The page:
Sarah Blaine is a mother, former teacher and full-time practicing attorney in New Jersey. She just testified to the New Jersey Board of Education urging members to pull out of PARCC, the Partnership for Assessment of Readiness for College and Careers, which is one of the two multi-state consortia designing new Common Core standardized tests with some $360 million in federal funds. PARCC has been losing members as one state after another has withdrawn, choosing to use its own tests.

Blaine wrote on her blog, Parenting the Core, about the board meeting where about 100 parents, students, teachers, school board members, and other New Jersey professionals gathered at the River View Executive Building Complex in Trenton to “prove just how out of touch New Jersey Commissioner of Education David Hespe is with New Jersey parents, students, teachers, and community members.” She wrote:

In particular, as you may recall, David Hespe claimed that there was no opt-out or test refusal movement in New Jersey. Today, we proved him wrong. For those who don’t recall, on October 30, 2014, then Acting Commissioner Hespe issued guidance to school districts and charter school leaders in which he suggested (but did not require) that they institute punitive measures in an attempt to squelch New Jersey’s opt-out/test refusal movement before it got started. Hespe’s guidance backfired. Instead, he just pissed me — and countless other New Jersey parents — off…. (Hespe’s real boss is Governor Chris Christie, and there is no doubt in my mind that regardless of what the NJBOE does next, Hespe will continue to dance to PARCC’s tune until Governor Christie tells him to change course).

Blaine has written several popular posts published on this blog, including “Pearson’s wrong answer–and why it matters in the high-stakes testing era,” and “You think you know what teachers do. Right? Wrong.” Her daughter, 10-year-old Elizabeth Blaine, testified before the Montclair school board about the PARCC test, which you can read about here. She gave me permission to publish her testimony and other material.

Here’s her testimony (and you can watch the video of her delivering it below):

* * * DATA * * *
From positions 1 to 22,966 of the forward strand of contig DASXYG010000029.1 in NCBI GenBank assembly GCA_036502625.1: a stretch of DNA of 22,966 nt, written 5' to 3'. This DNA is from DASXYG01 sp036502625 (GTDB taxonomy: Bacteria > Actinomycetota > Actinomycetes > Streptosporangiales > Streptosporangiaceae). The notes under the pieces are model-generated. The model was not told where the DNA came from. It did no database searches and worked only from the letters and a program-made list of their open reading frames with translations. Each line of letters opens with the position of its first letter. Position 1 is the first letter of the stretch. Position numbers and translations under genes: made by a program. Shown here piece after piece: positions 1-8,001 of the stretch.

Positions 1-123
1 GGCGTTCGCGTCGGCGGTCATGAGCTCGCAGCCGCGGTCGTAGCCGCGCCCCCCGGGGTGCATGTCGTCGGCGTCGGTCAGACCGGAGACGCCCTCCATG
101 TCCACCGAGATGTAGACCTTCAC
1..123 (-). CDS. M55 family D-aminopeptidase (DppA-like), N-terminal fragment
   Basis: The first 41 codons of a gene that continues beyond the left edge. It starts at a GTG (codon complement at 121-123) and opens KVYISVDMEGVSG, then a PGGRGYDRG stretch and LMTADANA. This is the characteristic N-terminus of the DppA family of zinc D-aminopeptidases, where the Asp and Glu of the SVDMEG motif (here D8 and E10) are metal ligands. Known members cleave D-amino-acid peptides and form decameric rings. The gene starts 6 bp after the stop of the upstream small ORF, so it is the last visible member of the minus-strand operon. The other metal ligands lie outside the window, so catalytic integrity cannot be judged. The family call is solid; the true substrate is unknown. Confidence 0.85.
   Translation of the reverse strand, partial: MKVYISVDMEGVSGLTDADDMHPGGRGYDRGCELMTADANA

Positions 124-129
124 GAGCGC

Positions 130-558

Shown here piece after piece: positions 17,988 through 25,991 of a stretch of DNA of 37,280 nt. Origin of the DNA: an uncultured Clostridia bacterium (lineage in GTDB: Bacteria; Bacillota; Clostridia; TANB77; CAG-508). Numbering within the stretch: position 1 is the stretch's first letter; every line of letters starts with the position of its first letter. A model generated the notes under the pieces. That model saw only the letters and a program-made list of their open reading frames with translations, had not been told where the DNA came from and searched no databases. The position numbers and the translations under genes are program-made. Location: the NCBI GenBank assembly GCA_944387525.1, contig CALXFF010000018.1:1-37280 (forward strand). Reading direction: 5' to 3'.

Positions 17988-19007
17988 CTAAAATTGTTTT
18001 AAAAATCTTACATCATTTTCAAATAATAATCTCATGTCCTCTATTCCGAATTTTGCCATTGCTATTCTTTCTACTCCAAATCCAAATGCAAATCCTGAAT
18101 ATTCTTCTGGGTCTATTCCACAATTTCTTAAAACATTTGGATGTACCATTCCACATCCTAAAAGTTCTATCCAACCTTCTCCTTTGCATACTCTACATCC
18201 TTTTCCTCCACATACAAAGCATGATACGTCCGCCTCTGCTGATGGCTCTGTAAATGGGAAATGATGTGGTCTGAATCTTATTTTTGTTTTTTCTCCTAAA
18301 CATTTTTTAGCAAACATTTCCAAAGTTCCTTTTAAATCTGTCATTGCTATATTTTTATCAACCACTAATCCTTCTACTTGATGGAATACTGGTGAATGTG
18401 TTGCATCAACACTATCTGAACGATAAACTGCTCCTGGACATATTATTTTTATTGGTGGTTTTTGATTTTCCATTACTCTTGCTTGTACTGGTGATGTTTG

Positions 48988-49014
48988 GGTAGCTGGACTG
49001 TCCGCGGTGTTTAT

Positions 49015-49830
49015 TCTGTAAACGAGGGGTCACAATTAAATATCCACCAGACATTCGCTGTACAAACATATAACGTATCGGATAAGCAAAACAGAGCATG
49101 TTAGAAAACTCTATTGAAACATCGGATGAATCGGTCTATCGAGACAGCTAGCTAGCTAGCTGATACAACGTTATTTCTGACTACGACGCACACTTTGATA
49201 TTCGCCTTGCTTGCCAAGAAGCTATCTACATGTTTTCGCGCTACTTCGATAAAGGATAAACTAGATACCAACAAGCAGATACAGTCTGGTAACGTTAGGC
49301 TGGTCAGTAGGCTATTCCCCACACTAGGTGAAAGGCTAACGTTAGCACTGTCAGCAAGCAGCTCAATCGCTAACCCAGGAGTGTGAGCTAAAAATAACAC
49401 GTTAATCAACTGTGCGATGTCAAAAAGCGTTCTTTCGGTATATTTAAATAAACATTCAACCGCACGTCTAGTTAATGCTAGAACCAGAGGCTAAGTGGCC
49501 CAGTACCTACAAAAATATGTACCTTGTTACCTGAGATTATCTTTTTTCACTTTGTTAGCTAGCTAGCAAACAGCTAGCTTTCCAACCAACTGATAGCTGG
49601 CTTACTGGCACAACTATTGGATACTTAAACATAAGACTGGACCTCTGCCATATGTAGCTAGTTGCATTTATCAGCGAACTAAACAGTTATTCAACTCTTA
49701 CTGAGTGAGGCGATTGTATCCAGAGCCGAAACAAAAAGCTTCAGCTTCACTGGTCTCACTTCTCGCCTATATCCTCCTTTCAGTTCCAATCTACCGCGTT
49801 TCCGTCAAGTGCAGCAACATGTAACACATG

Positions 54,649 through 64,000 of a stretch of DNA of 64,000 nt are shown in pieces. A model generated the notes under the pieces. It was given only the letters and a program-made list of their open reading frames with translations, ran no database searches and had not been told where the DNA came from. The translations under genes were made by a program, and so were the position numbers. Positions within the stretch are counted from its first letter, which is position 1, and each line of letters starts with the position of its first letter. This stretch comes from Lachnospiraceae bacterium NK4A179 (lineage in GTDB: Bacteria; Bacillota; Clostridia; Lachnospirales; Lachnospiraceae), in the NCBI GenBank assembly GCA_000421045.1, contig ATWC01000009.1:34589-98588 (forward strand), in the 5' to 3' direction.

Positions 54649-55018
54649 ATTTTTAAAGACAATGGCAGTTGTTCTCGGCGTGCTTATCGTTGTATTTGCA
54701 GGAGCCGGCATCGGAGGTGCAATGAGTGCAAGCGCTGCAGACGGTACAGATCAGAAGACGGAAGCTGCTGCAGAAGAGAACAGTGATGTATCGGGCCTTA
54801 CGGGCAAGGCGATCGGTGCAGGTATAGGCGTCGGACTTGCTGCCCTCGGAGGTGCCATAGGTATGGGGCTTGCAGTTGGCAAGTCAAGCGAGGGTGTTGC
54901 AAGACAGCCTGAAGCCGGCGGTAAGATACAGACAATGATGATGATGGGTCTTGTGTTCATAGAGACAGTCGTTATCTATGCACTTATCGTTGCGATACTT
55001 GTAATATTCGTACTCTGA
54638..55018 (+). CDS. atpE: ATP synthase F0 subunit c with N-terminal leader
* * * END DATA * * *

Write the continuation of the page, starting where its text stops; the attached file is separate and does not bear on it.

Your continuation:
I am here today to urge New Jersey to join the other states that have pulled out of the PARCC consortium. Because my older daughter is a 4th grader, I have reviewed the 4th grade PARCC practice materials. I urge you to do the same. Based on my review and the detrimental test prep I’m seeing, I stand here today to tell you that the PARCC does not support the goals of taxpayer-funded public education.

Why do we pay for public education? We pay for education because democracy cannot function effectively unless citizens are sufficiently educated to conduct the business of democracy. Educated citizens evaluate issues within their broader historical and political contexts when they enter the election booth or the jury box.

Now, a happy by-product of educating citizens is that educated citizens are also prepared for college and career. But we taxpayers don’t pay to educate other people’s children because we want to educate the next Steve Jobs or Warren Buffet: rather, we pay for the education of all kids because when we are elderly and today’s kids are voting, we want them to vote thoughtfully.

The PARCC evaluates future employees; it does not educate citizens. Why?

Beyond appearing from its sample questions to be a terrible test, the PARCC only purports to test a narrow subset of what our children should be learning: their reading, writing, and math skills. In addition, New Jersey has attached high-stakes consequences — including teachers’ evaluations — to kids’ scores. This combination pressures teachers and schools to teach to the PARCC.